The world is rapidly transitioning to a consumption or subscription-based economy where ‘everything as a service’ business models dominate the business landscape. Obviously, it’s not a panacea, but it will go a long way to creating durability and longevity.
How a company seeks investment will have to change to reflect differences in how investors measure value. Obviously, how much of a company’s revenue is recurring will be a key consideration for the foreseeable future. Regardless of which crisis we refer to, investors always look for evidence of success in the business itself during a downturn. We’ll be prepared to demonstrate it.
Hitting the reset button
Given the world in which we’re living, we can’t think only about how we sustain pre-crisis value; we need to maintain the value created during the crisis. Not only is this a necessary part of the forthcoming “recovery”, it’s an opportunity for us to identify and eliminate structural and behavioural weaknesses in our business.
For many organizations, value was realised in the form of new ways of working. This included how leaders and their teams fostered continuous communication and the ongoing evolution of culture. As a software company, remote work is not a foreign concept. However, doing it “overnight” and at unprecedented scale was new for us.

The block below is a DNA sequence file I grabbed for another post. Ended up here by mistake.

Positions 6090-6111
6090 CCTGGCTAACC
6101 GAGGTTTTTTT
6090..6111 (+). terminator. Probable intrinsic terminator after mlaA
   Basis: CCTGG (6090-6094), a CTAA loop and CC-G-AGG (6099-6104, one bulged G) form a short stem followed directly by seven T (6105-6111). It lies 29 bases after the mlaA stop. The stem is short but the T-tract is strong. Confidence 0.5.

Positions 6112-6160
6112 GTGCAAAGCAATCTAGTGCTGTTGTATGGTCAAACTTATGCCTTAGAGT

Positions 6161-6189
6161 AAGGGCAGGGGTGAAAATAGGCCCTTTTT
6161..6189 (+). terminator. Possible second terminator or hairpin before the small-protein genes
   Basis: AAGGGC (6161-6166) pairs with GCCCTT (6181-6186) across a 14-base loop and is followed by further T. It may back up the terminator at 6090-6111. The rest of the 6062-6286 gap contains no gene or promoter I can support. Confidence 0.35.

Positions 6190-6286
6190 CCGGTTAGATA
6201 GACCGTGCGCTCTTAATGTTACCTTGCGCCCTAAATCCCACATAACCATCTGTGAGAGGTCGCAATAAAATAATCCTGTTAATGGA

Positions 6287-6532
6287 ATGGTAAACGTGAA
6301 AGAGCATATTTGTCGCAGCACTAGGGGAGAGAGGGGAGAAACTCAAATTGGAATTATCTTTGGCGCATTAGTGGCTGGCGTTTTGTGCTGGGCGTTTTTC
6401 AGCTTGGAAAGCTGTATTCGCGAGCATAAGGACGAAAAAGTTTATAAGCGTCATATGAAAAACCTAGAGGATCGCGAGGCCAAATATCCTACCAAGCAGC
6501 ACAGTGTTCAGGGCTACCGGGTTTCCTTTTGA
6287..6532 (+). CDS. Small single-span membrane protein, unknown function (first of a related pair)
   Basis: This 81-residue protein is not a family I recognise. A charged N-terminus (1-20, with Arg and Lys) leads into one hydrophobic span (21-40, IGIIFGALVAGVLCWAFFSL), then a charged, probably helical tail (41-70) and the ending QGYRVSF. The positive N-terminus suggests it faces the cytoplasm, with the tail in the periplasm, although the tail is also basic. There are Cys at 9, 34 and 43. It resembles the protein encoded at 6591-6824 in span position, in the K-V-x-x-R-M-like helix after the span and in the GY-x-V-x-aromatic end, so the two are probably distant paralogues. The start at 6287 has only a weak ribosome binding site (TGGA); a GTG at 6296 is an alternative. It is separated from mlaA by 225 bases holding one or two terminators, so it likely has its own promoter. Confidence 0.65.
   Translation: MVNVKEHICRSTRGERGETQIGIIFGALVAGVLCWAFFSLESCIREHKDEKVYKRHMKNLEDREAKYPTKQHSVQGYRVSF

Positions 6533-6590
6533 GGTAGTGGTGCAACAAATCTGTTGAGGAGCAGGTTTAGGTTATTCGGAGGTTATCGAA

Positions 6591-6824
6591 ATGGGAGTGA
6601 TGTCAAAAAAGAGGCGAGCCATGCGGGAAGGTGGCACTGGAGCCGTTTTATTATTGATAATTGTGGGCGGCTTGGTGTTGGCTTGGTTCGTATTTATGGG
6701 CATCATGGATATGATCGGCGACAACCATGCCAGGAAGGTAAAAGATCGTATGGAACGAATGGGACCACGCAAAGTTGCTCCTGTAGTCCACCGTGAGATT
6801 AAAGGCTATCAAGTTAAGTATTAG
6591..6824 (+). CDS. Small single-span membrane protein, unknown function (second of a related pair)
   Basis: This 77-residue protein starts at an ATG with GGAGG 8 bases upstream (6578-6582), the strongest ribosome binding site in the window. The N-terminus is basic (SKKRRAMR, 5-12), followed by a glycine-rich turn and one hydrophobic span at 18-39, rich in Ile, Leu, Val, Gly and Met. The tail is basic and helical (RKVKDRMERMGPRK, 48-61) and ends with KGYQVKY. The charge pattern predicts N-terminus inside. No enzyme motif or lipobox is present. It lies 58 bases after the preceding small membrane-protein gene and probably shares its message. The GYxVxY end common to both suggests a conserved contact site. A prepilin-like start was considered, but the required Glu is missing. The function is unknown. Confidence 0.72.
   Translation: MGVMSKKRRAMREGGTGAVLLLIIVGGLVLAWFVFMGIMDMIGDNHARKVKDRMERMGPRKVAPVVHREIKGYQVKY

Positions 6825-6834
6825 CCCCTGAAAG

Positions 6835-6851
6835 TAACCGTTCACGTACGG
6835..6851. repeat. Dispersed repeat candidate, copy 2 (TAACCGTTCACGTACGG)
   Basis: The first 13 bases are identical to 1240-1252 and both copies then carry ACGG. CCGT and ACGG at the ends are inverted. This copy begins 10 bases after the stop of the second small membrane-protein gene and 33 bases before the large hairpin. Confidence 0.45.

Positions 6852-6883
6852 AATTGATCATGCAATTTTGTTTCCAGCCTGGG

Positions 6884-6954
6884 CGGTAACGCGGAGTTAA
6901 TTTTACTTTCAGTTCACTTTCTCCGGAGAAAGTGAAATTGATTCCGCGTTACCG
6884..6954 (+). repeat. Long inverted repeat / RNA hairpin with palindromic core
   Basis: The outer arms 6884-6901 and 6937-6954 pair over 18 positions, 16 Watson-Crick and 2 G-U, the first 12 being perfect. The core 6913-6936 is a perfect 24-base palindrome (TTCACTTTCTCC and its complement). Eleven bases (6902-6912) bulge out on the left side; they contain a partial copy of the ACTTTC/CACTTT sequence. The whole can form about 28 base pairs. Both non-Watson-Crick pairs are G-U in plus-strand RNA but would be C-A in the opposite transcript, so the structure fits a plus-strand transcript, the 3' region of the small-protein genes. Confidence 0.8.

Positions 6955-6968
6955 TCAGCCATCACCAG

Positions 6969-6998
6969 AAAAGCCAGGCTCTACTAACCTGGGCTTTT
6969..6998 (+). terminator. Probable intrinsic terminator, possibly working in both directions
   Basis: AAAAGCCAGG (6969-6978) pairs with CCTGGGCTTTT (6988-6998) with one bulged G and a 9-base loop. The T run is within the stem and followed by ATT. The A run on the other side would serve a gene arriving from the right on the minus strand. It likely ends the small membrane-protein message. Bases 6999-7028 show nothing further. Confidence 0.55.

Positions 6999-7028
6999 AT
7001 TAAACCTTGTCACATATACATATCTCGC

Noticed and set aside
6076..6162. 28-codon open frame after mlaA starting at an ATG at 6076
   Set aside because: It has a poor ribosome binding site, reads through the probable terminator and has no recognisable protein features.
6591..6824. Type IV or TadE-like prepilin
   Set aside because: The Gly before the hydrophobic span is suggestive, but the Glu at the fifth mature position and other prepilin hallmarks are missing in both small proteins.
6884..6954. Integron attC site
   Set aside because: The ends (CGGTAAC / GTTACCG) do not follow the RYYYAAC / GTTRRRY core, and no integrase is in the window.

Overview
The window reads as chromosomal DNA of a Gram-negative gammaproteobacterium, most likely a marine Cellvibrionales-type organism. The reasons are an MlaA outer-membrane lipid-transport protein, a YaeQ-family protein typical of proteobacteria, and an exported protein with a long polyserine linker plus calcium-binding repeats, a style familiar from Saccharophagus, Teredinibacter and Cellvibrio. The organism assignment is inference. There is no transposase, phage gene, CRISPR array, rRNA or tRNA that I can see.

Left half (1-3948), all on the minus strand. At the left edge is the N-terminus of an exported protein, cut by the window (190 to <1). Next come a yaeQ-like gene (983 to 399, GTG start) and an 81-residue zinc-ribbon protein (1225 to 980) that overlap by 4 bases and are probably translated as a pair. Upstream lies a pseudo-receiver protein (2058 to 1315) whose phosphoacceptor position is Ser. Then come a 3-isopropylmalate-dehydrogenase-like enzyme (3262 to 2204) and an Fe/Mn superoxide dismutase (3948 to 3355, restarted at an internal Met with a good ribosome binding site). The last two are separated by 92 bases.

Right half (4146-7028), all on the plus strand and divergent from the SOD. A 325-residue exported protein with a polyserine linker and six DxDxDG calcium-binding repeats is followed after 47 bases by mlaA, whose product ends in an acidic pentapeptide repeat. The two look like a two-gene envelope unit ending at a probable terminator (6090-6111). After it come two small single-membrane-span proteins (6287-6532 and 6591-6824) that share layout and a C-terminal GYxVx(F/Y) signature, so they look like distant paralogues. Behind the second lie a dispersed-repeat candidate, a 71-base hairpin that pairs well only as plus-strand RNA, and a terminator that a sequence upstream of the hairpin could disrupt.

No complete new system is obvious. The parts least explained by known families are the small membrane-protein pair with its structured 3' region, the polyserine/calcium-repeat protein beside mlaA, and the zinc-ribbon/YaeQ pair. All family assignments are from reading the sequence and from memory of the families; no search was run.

This shift to “remote work” has more than proved itself. It’s also surfaced one of the greatest weaknesses -- our excessive dependence on business travel. In the pre-COVIDIAN world, our organization was all about “planes, trains and automobiles”. If a meeting needed to be held, a plane or train ticket would soon follow. While in-person collaboration has its merits, we didn’t need a 5-star diet of it. To achieve great results, we don’t always need to be in the same physical location when digital collaboration enables us to work together -- in the same virtual place.
As a financial leader, I often think about whether the traditional office is a buoy or a boat anchor. My philosophy had been that good corporate cultures depended on being together in an office. One of the more remarkable evolutions I’ve seen during this lockdown is how the adoption of technology has replicated and, in some cases, gone beyond what we would do face-to face. We’ve hired and on-boarded new colleagues we’ve never physically met; we’ve won new business without going “onsite” and we’ve strengthened relationships with investors, customers and colleagues over video. Relationships are ultimately built on honest communication and trust -- digital engagement hasn’t interrupted our ability to create and maintain those bonds.
Through which door do I “return to work”
As part of our ‘return to work’ strategy, I was recently asked to assess which members of my team need to be in an office to work. No one was more surprised than me to find that the answer was zero.
Of course, some of us want to come back to an office feeling a need for a physical focal point. Moving forward, I believe my role will be built around ensuring that the organization has the resources it needs to execute against the changes we’ve made, and to flexibly achieve the outcomes in a world that looks very different from the pre-COVID landscape – and from the situation we find ourselves in today.